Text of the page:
Hope you like it!

Report: RSM event ‘Using apps to transform healthcare delivery’

Many thanks to independent consultant Charles Lowe, President-elect of the Royal Society of Medicine’s (RSM) Telemedicine & eHealth Section for the following report on the one-day conference Using apps to transform healthcare delivery at the RSM, London, 18 April 2013.

Reflecting the importance of the topic, this one-day RSM conference sold out weeks in advance. The audience confirmed the growing trend for RSM Telemedicine Section-organised events to be attended principally by clinicians, in this case mainly hospital-based.

The general themes that emerged from the event included:

The need for greater connectedness among app overseers – the different players in the UK, notably NICE, MHRA, NHS Apps Library and NIHR each have different, often overlapping, concerns about apps before they are able to recommend or approve them for use. There emerged during the day a case to be made for tighter coordination among these bodies and, doubtless, others not represented at the meeting.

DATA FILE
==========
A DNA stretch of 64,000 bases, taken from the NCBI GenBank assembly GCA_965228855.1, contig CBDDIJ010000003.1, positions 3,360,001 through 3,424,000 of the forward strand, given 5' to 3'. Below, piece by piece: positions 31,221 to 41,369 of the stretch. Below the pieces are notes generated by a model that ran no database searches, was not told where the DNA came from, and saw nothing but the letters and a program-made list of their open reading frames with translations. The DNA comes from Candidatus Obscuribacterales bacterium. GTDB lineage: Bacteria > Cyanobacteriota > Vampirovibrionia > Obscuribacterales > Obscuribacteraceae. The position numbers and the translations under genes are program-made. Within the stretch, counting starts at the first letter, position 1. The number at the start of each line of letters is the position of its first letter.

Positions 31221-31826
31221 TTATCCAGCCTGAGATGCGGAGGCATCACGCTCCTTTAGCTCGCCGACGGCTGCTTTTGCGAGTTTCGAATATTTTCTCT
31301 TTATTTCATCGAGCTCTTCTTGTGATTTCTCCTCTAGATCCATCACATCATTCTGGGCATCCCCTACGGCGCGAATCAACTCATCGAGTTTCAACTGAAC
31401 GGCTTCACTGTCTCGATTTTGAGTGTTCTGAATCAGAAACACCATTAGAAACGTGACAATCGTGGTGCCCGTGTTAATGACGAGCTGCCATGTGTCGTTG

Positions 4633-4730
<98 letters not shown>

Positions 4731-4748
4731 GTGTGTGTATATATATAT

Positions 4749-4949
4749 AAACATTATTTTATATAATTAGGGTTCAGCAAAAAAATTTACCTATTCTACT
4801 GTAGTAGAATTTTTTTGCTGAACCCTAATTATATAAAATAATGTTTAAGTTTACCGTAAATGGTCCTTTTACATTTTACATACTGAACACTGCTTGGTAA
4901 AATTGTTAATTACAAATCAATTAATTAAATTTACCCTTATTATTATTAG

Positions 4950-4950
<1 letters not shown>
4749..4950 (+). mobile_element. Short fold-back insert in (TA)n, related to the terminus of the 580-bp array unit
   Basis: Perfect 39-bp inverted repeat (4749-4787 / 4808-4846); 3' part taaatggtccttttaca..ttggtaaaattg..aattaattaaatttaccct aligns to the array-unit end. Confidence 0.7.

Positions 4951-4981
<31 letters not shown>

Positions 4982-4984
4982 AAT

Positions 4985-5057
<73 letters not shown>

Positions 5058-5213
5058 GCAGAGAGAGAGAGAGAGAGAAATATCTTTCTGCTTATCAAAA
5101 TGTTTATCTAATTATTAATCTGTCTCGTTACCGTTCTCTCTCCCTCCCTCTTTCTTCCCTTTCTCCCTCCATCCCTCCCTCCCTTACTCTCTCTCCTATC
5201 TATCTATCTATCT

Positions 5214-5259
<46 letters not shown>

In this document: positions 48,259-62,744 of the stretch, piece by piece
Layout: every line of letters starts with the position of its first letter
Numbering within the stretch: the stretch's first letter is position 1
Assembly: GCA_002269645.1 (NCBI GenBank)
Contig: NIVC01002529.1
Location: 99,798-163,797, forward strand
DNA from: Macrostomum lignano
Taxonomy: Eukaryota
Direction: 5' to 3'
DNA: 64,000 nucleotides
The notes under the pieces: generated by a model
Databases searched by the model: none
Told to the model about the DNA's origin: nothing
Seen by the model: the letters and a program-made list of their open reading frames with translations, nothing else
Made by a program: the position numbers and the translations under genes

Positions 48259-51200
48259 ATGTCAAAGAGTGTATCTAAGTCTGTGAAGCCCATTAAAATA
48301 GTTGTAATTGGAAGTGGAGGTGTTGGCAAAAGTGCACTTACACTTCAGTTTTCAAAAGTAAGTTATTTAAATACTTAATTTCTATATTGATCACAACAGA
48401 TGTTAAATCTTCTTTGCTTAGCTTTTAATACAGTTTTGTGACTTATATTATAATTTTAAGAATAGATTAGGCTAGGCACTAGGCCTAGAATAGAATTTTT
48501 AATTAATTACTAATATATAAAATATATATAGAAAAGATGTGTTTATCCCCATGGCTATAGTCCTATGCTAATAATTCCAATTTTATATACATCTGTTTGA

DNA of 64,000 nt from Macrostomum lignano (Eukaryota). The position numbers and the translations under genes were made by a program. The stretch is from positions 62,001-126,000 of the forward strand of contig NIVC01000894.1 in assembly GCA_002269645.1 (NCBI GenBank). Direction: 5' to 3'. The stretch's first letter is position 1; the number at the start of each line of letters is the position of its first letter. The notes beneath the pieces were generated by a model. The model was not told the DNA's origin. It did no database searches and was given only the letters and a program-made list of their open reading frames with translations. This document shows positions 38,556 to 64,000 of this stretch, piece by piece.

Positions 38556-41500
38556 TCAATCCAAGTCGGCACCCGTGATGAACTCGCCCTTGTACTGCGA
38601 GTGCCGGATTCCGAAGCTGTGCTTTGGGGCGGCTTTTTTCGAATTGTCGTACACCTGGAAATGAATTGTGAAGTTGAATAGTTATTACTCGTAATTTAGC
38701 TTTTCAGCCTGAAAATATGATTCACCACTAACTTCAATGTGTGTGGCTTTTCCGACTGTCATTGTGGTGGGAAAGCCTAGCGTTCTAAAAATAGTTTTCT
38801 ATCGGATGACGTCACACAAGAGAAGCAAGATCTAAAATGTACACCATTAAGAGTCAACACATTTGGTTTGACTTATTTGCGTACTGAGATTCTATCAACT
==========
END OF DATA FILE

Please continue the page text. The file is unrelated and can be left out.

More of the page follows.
Big data doesn’t respond to professional users’ or patients’ needs well – apps are a great way to make big data acceptable to users. The Consent app (ascendinnovations.co.uk) demonstrated was quoted as an excellent example.

Not everyone has to produce apps – by opening up, publishing the APIs to your data, others with the appropriate skill might be able to do the job better than the data owner.

The day began with a presentation by (more…)